I may just get one and do that. I see them on Ebay new with free shipping for $225-$260 and up. Since I installed my first engine kit and dressed up the bike with all the other things you can put on them, I bet I already have close to $250 into it.

Don't get me wrong, I love the bike and want another one, but to build a stronger, faster MB with a better return on performance......well, I believe this thread has made a spark into what I'll get my fingers in next :D
 

UncleKudzu

New Member
May 26, 2008
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Deep in the American South
this is an interesting thread. i'll venture my two cents and say that part of the popularity of HTs is 1) the look - they look like a tiny motorcycle engine and not like re-purposed lawn equipment (like pull-starts, cooling shrouds and such), and 2) the lesser width compared to some of the other options. sounds like the pocketbike engines might be a bit wide for pedaling (as i found my Morini engine to be).

OTOH, the PB engines sound like thy're decently priced and possibly of a better quality/sophistication than the HTs. i look forward to hearing more about this option.
 

conradcliff

New Member
Oct 10, 2008
67
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Tampa, Fla.
Wow! Lot's of replies on this thread of mine..thanks for all the interest guys! I'm going to be getting my bike tomorrow and then the fun begins. I'll be making a detailed thread concerning my build and I'll link to it in all of my current threads including this one.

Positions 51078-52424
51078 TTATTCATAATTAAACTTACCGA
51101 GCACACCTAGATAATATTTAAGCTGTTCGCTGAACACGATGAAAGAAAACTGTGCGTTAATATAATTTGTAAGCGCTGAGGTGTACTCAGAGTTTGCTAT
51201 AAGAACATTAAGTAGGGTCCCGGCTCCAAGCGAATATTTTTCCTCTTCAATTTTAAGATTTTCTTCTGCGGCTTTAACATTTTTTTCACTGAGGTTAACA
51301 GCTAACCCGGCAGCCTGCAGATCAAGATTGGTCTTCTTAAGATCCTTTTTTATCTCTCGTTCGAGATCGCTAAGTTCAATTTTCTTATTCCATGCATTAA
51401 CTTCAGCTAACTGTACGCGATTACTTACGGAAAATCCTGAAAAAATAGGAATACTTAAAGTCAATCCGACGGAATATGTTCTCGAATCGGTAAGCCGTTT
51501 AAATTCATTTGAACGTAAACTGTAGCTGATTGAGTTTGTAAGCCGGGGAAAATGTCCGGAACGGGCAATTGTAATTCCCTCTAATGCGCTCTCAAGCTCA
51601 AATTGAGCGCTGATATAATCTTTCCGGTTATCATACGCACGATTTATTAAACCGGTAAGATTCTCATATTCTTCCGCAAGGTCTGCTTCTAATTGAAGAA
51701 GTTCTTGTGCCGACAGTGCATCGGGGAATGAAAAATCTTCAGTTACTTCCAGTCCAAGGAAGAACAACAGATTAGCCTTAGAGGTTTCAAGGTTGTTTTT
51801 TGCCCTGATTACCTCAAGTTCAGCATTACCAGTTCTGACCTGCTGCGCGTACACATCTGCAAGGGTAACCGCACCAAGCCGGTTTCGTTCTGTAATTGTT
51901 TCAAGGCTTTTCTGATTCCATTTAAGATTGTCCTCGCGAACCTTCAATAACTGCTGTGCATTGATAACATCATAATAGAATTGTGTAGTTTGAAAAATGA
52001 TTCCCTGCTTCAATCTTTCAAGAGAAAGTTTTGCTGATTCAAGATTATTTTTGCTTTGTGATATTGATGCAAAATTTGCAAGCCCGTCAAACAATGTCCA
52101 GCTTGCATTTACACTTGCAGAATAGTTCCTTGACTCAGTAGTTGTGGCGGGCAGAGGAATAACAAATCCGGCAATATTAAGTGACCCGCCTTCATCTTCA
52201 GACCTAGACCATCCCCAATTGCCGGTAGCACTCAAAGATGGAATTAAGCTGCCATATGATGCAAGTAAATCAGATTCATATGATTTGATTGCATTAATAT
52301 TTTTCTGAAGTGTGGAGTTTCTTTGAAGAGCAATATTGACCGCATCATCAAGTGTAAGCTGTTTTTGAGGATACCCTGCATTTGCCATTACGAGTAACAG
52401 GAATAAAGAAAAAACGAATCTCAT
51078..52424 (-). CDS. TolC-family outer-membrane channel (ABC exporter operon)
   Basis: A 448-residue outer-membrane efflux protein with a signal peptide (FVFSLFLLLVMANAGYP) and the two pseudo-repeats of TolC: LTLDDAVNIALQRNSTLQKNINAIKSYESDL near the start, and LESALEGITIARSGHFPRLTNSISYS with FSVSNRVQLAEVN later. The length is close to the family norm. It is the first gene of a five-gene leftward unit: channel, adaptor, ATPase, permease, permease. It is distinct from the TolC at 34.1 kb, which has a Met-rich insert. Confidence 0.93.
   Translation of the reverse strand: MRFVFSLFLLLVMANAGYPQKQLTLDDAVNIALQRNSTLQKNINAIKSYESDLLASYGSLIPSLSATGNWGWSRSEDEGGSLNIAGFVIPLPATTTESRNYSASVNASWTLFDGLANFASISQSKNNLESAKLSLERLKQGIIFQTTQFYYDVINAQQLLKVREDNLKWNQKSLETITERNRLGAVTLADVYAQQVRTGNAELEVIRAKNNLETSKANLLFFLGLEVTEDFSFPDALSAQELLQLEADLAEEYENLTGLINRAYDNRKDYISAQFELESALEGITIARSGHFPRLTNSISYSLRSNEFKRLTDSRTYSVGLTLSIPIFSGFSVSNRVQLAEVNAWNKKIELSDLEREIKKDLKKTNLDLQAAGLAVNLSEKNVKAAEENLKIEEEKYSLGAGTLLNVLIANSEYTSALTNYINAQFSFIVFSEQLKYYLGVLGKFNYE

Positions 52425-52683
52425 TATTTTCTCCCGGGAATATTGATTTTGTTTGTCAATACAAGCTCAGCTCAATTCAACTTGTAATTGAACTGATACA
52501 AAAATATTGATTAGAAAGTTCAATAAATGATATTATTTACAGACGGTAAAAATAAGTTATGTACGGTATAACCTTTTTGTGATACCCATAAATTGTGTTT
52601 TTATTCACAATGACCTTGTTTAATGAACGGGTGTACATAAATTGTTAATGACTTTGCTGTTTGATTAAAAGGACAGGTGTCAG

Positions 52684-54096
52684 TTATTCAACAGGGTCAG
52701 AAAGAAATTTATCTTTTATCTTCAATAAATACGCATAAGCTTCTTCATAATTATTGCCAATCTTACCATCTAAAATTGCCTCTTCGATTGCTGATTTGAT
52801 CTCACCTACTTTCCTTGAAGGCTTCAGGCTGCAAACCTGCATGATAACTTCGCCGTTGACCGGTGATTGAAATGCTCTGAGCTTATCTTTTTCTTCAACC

Technocyclist

Motorized Bicycle Senior Technologist
Jul 7, 2008
463
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Asia
If this really works out, then the moderators might come out a new section specific for bicycles with pocket bike engines...hmmm...I wonder...

Anyways, we really need a very durable and sturdy frame for this... How about a cromoly BMX 26" frame? but where to get one?
 

superhawk

New Member
Sep 14, 2008
20
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I've been playing around with pocket bike motor powered bicycle for a little while, check your local Craigslist for great bargains on broken pocket bikes, anywhere from free to $75.